The boat should be totally emptied of gear, and the tanks should be pumped out to reduce the weight as much as possible. This is potentially a very dangerous job. You must stop immediately if the keel starts to lift off the ground, if the hull begins to dimple under the poppets, or if the chain between the poppets becomes heavily loaded. Sometimes, you can separate the keel by driving a series of hardwood wedges into the joint as you jack up the hull. It’s far safer to do this job with a Travelift or crane, and if you do it in the off-season, the cost should not be excessive.

With the keel free of the hull-but dropped no more than an inch or so, with the bolts still in their holes-thoroughly clean out the joint with a scraper or putty knife, finishing off by flushing thoroughly with fresh water. Allow both the top of the keel and the bottom of the hull to dry. Don’t stick your hand in the joint, ever! We’d put a thick washer of polysulfide compound around each bolt where it enters the hull. but we’d fill the rest of the joint with a stiff, reinforced epoxy putty mixed from resin and Gougeon Brothers 404 high-strength high-density filler.

The boat should immediately be lowered back down on the keel, the keelbolt nuts set up firmly, and the excess squeezed-out putty cleaned away. While you’re at it, replace the existing washers under the nuts in the bilge with large plate washers cut from stainless steel stock at least -inch thick. For a 1-inch diameter bolt, make these plate washers about 4-inch square, and bed them in polysulfide, too. Give the compound a couple of days to cure fully, then re-torque the nuts using a 3/4-inch drive socket and a breaker bar, with a 2-foot length of steel pipe slipped over the breaker bar to increase your leverage. Most manufacturers will provide torque values for the keel bolts, otherwise J/boats offer a guide to torque values based on bolt diameter that can be used.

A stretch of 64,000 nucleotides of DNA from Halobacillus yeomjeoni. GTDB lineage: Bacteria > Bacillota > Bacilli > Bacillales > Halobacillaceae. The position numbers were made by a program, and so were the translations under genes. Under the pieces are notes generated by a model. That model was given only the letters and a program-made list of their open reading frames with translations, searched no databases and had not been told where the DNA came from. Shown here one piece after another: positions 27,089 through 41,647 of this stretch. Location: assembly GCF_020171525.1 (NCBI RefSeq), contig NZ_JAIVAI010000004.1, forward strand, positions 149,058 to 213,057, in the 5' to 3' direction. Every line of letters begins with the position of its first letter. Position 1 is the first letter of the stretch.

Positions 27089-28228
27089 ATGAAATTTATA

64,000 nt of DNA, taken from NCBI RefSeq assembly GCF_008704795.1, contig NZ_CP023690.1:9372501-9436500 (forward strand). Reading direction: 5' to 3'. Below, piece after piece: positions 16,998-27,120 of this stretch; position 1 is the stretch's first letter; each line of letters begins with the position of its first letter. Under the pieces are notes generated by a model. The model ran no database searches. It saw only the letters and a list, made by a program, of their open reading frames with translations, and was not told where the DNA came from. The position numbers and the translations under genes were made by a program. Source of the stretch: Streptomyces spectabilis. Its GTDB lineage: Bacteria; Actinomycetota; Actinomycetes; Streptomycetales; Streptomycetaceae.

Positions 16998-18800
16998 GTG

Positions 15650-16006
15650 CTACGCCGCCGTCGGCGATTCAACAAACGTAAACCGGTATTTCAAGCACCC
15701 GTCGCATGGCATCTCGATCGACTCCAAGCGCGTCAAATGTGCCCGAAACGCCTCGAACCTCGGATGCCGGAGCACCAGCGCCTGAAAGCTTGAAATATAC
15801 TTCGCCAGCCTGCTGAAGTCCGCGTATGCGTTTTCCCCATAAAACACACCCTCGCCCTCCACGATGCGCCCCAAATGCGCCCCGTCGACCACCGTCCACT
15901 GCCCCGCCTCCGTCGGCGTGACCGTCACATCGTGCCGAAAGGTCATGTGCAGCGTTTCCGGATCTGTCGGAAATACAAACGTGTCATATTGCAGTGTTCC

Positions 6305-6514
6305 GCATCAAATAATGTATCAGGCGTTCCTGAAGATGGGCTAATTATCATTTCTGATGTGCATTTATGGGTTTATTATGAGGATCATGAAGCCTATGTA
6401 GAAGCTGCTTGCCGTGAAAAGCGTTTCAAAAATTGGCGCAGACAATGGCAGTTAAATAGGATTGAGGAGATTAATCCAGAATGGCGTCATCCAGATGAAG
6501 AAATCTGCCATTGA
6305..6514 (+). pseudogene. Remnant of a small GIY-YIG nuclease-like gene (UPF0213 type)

Darrell Nicholson
Practical Sailor has been independently testing and reporting on sailboats and sailing gear for more than 50 years. Supported entirely by subscribers, Practical Sailor accepts no advertising. Its independent tests are carried out by experienced sailors and marine industry professionals dedicated to providing objective evaluation and reporting about boats, gear, and the skills required to cross oceans. Practical Sailor is edited by Darrell Nicholson, a long-time liveaboard sailor and trans-Pacific cruiser who has been director of Belvoir Media Group's marine division since 2005. He holds a U.S. Coast Guard 100-ton Master license, has logged tens of thousands of miles in three oceans, and has skippered everything from pilot boats to day charter cats. His weekly blog Inside Practical Sailor offers an inside look at current research and gear tests at Practical Sailor, while his award-winning column,"Rhumb Lines," tracks boating trends and reflects upon the sailing life. He sails a Sparkman & Stephens-designed Yankee 30 out of St. Petersburg, Florida. You can reach him at